It's like we're already accustomed to it. Nobody expected a running back to get picked in the first round of the NFL draft last Thursday, and therefore nobody wasted any energy waiting and wondering when one would come off the board. We were preoccupied with the falls of Johnny Manziel and Teddy Bridgewater, the all-important quarterbacks, while their backfield mates plummeted further into draft-day irrelevance.

It wasn't truly jarring until later, on Friday, when more than half of the second round also passed without a single running back taken, when the position home to many of the most recognizable names in football history seemed forgotten.

But maybe this year's running back class simply wasn't good enough. Maybe next year is the real test.

Assuming he enters the NFL draft after his junior season at Georgia, and assuming he makes it through 2014 relatively healthy, Todd Gurley has a good chance to be one of the best running back prospects in recent history. He is the total package as a pro prospect -- a 6-foot-1, 232-pound bruiser with speed, who's also one of the best receivers out of the backfield in college football. There's every reason to believe he should be coveted by the entire NFL. So if Gurley's not an early first-round pick, as it stands now, then it's hard to imagine any running back being an early first-round pick anytime soon -- especially after his closest contemporary, 2012 No. 3 pick Trent Richardson, was abruptly traded and labeled a disappointment early in just his second season.

The 2015 draft may not be just about Gurley. There's Wisconsin's Melvin Gordon, Alabama's T.J. Yeldon, Nebraska's Ameer Abdullah, Florida State's Karlos Williams, South Carolina's Mike Davis and Miami's Duke Johnson -- all of whom could enter the draft to create a formidable group of pro prospects, testing the NFL's increasing disinterest in what has always been one of football's glamour positions. There's an abundance of wealth in college football backfields this coming season, and if the group performs as expected, it'll act as a good indicator of how much the NFL still values the position.

None of those guys could have been pleased watching the 2014 NFL draft unfold last Thursday and Friday. Not only were no running backs selected in the first round, for the second year in a row -- the only two times it's happened in the Super Bowl era -- but it took until the second half of the second round for a run on the position to finally begin, when Bishop Sankey, Jeremy Hill and Carlos Hyde were drafted with three of the four picks from No. 54-57 overall. By that point, nine wide receivers, four quarterbacks and four tight ends had already been picked. It was the longest wait for a running back to be taken in the history of the draft, topping the record set last year of 37th overall for Giovani Bernard.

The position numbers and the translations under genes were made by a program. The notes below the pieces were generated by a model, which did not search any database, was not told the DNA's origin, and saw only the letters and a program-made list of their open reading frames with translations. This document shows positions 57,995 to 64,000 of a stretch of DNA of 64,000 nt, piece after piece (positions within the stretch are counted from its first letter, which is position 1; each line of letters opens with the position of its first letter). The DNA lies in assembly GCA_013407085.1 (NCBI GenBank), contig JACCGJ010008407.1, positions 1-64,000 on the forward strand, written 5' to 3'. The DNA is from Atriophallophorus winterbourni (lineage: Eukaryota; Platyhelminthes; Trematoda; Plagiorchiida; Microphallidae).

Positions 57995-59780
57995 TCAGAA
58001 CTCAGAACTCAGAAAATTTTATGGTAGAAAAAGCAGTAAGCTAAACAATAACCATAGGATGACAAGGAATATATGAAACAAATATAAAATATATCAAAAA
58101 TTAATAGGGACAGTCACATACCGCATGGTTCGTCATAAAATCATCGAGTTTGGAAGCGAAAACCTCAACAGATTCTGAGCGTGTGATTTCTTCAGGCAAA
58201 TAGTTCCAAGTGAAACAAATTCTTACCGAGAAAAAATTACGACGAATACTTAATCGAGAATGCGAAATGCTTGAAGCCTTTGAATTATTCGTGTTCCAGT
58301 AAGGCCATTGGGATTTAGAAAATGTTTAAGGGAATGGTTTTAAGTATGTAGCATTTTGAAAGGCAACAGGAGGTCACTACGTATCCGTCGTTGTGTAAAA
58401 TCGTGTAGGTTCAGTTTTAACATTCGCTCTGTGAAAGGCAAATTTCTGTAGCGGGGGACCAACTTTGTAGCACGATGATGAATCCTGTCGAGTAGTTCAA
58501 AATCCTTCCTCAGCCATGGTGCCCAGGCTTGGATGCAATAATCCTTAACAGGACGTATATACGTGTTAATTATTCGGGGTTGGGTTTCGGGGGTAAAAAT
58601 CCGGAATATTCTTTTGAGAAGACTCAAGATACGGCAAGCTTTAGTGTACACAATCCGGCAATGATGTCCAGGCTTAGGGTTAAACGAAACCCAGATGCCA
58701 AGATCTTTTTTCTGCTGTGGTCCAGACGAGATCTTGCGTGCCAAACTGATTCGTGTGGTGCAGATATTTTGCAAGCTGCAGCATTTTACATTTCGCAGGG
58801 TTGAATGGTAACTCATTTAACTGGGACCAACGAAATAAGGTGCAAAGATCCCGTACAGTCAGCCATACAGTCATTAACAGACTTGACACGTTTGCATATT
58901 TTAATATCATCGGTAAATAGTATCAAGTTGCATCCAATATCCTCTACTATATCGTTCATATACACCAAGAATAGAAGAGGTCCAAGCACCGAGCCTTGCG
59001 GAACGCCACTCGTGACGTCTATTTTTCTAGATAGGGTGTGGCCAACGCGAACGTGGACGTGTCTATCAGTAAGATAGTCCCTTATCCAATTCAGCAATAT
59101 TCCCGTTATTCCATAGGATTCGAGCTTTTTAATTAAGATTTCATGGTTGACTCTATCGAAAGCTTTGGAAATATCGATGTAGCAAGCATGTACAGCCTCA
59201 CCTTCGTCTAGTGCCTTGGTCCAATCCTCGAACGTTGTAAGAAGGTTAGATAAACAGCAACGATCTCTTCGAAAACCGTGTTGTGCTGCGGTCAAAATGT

This doesn't appear to be an anomaly. It's part of a larger trend that's taken hold over the past several years as offenses continue to move toward the pass, and what's left for running backs gets turned over to committee approaches to reduce the brutal wear-and-tear they must deal with when given every-down roles.


The correlation here isn't strong, because the number of running backs drafted early is heavily dependent on the quality of the college crop coming into the league (see 2003, when teams had little to pick from after Willis McGahee and Larry Johnson). Thus we see only a loose, slow trend with obvious exceptions. Still, it's not hard to see a pattern -- especially recently, with five of the six highest median picks for the top 10 running backs in the last 20 years occurring since 2009. Whereas the median overall pick for the top 10 backs in the late 1990s hovered around the low 50s, the last two years it's been around 80th -- about a full round difference.

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Think back to your fantasy football drafts only a few years ago. For much of the 2000s, running backs were must-haves as first-round picks, and often second-round picks too. Getting an elite running back was a necessity, because starting running backs had clearly-defined roles and were pretty much guaranteed a significant number of touches every game, not to mention goal-line opportunities. It made little sense to go after quarterbacks and receivers early, because supply-and-demand dictated that running backs would come off the board in a hurry as the most valuable commodities to be had. You had to have them.

But in only a few years, that changed, following the trends on the field. Aside from obvious stars like Adrian Peterson and LeSean McCoy, committee approaches and pass-first offenses have taken hold, rendering running backs almost interchangeable in some systems. It's had a similar impact in the actual NFL draft, where the possibility of striking gold in the later rounds or after the fact -- see Terrell Davis and Arian Foster, among others -- combined with the short shelf life of the position makes spending a first-round pick on one a risky proposition. By taking a running back in the first round, an NFL team is betting that he can be a bell-cow back who's not going to wear down quickly. There are very few players, if any, who safely meet those criteria.